| We're growing a strange crop of screamo this year. I am speaking, of course, of The Killing Moon, and their debut album, the EP A Message Through Your Teeth. Recently signed to well-known and well-to-do label Fearless Records, The Killing Moon definitely brings something new to Fearless' already formidable roster; The Killing Moon, who are already touring extensively, garnering radio airtime, press coverage, and general exposure facetime, are a band to keep your eye on. They just don't seem to be willing to let themselves be categorized; listed under the tags of screamo, emo, and alternative, the band nonetheless... stands out, somehow.
While I personally don't set much store by image—having, frankly, less regard for a band's members than for their music—I did find it intriguing that the band members are relatively ... is normal the word? The band strays away from the blase black leather pants image of most screamo bands, also avoiding the unwashed dyed-black hair, unkempt preppie feel that My Chemical Romance has introduced to the emo (SoCal) scene.
This is not, of course, a review on fashion or public relations—I'll stick to what I know, thank you very much. I remark on their image only because it sets them apart, ever so slightly—in a way that very much matches their music. These are normal guys, who just happen to be doing the rockstar thing, and if people like it (and by most accounts, they really do), great. That... that just doesn't happen too often any more, leastwise not in scr/emo. Maybe in Dance or Pop Punk it'd be normal to play these instruments in the rebellious way that The Killing Moon do, but set against the relatively traditional emo lyrics, it's incongruous.
Not, however, in a bad way. Strangely enough, The Killing Moon's deviation from what you've come to expect from the genre is attractive. As stated, their lyrics are standard fare for emo—angels, vampires, blood, haunting, suicide, the usual Anne Rice obsessions of those who wore all black in high school—catchy, yes, quirky, certainly, but still nothing out of the ordinary for screamo. But the variation in singing and playing styles, within each of the songs, really pulls attention away from the lyrics, which are really the most noticeably mainstream aspect of the band. They're not just screaming about angels. There's appropriate screaming at some moments about angels, satisfying crooning about angels at some other moments, and then very catchy wailing about angels the rest of the time (even though it's not about angles, check out "Subject A" for masterful use of rhythm and knowing when to sing and play in which fashion). These guys just don't fit the mold. If I could find their lyrics and read them, I'd be... well, mildly nostalgic for my underclassman angsty poetry years, but not terribly impressed. But their performances just render that irrelevant. I don't roll my eyes when I hear "You're like a vampire when you bite", because firstly, it's not a screamplosion (that'll come later, and I'll be uncharacteristically rocking out to it), and secondly, they're doing cool things with their guitar (like pacing themselves... and playing skillfully, as opposed to loudly or... yeah, loudly). And the trumpet, or whatever that is? What? A horn in screamo? Yes!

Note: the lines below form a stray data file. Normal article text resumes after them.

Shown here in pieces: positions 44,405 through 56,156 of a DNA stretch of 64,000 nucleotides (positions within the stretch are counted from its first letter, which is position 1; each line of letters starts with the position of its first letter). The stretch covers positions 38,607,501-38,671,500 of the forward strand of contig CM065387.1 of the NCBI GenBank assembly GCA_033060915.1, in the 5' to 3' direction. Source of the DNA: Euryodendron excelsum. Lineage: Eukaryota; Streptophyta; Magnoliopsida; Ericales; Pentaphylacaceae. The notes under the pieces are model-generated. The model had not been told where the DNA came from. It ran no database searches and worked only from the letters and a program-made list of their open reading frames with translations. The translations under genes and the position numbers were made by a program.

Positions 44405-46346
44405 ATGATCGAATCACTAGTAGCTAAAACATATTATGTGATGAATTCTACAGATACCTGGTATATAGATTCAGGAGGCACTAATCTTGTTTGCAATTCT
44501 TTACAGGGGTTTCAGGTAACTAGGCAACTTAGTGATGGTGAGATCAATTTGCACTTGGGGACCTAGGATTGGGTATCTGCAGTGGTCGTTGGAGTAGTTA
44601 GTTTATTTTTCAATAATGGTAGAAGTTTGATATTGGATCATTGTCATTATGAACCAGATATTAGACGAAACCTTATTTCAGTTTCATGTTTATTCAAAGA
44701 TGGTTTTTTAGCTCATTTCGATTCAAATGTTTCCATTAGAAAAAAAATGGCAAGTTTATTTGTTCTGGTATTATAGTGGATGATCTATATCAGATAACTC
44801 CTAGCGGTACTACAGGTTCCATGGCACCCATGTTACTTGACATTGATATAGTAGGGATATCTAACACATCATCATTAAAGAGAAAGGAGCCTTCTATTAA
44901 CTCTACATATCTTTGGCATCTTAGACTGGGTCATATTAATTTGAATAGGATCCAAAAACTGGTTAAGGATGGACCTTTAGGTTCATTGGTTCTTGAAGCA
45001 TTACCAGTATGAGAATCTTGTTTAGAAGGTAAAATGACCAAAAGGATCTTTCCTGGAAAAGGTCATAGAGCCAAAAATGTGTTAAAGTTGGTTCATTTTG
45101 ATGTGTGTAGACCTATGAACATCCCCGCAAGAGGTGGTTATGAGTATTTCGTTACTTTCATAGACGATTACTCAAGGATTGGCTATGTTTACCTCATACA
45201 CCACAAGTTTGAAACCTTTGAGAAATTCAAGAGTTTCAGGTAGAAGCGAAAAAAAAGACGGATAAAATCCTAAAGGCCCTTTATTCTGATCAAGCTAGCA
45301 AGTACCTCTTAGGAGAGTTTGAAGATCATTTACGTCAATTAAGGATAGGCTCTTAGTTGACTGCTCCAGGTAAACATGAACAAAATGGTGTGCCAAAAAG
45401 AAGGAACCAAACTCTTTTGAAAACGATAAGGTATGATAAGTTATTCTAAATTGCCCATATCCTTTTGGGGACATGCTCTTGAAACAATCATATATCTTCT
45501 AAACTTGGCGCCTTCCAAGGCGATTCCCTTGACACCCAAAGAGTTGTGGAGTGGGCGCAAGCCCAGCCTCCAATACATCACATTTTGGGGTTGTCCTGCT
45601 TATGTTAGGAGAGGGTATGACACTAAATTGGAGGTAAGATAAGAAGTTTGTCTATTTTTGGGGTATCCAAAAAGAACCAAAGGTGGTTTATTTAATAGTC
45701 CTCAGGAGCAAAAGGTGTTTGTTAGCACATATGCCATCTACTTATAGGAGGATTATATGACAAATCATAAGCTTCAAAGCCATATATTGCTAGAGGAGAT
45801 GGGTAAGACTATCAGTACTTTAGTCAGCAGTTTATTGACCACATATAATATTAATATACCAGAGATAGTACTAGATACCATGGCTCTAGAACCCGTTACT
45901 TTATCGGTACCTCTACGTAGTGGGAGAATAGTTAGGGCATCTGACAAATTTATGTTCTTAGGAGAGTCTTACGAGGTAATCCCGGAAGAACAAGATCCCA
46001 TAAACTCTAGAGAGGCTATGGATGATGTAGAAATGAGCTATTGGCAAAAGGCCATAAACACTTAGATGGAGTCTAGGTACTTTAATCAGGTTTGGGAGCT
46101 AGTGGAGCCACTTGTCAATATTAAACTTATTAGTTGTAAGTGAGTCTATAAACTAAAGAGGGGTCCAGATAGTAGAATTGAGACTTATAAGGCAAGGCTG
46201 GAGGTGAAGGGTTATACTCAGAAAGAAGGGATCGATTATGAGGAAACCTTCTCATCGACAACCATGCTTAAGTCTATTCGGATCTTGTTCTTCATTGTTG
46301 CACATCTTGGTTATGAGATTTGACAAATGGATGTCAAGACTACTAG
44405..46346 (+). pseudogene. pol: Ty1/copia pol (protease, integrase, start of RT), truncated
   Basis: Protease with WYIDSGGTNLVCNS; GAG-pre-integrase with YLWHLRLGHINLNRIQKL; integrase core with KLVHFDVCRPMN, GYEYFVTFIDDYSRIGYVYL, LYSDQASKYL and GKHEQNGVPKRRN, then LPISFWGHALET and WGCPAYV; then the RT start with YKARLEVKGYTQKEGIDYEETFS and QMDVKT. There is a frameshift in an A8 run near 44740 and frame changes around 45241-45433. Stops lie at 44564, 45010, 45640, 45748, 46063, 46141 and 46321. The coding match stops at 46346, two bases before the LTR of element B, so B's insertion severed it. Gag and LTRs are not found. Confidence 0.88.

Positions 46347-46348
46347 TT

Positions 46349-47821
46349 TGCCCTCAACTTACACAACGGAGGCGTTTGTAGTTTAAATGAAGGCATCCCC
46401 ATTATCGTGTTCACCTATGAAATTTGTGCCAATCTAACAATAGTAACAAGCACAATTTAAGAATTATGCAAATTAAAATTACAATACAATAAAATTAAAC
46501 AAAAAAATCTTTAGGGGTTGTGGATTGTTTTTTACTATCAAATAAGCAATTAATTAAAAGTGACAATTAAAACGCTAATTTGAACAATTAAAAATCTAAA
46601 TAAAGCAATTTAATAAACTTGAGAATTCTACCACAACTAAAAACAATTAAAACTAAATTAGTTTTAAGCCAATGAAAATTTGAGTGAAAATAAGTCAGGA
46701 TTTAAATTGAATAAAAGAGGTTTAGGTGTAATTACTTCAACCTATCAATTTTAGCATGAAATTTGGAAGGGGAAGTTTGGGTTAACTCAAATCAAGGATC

So, while for the time being A Message Through Your Teeth is available in its entirety for preview in half a dozen places, I would go ahead and buy your own copy when it becomes available. I quite enjoyed the change of pace that The Killing Moon brings to the genre. Screamo branching out is good.
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| A MESSAGE THROUGH YOUR TEETH
<< 1) Subject A >>
2) Sugar Pills
3) Bottom Feeder
4) A Book of Love Stories
5) Postcard from Los Angeles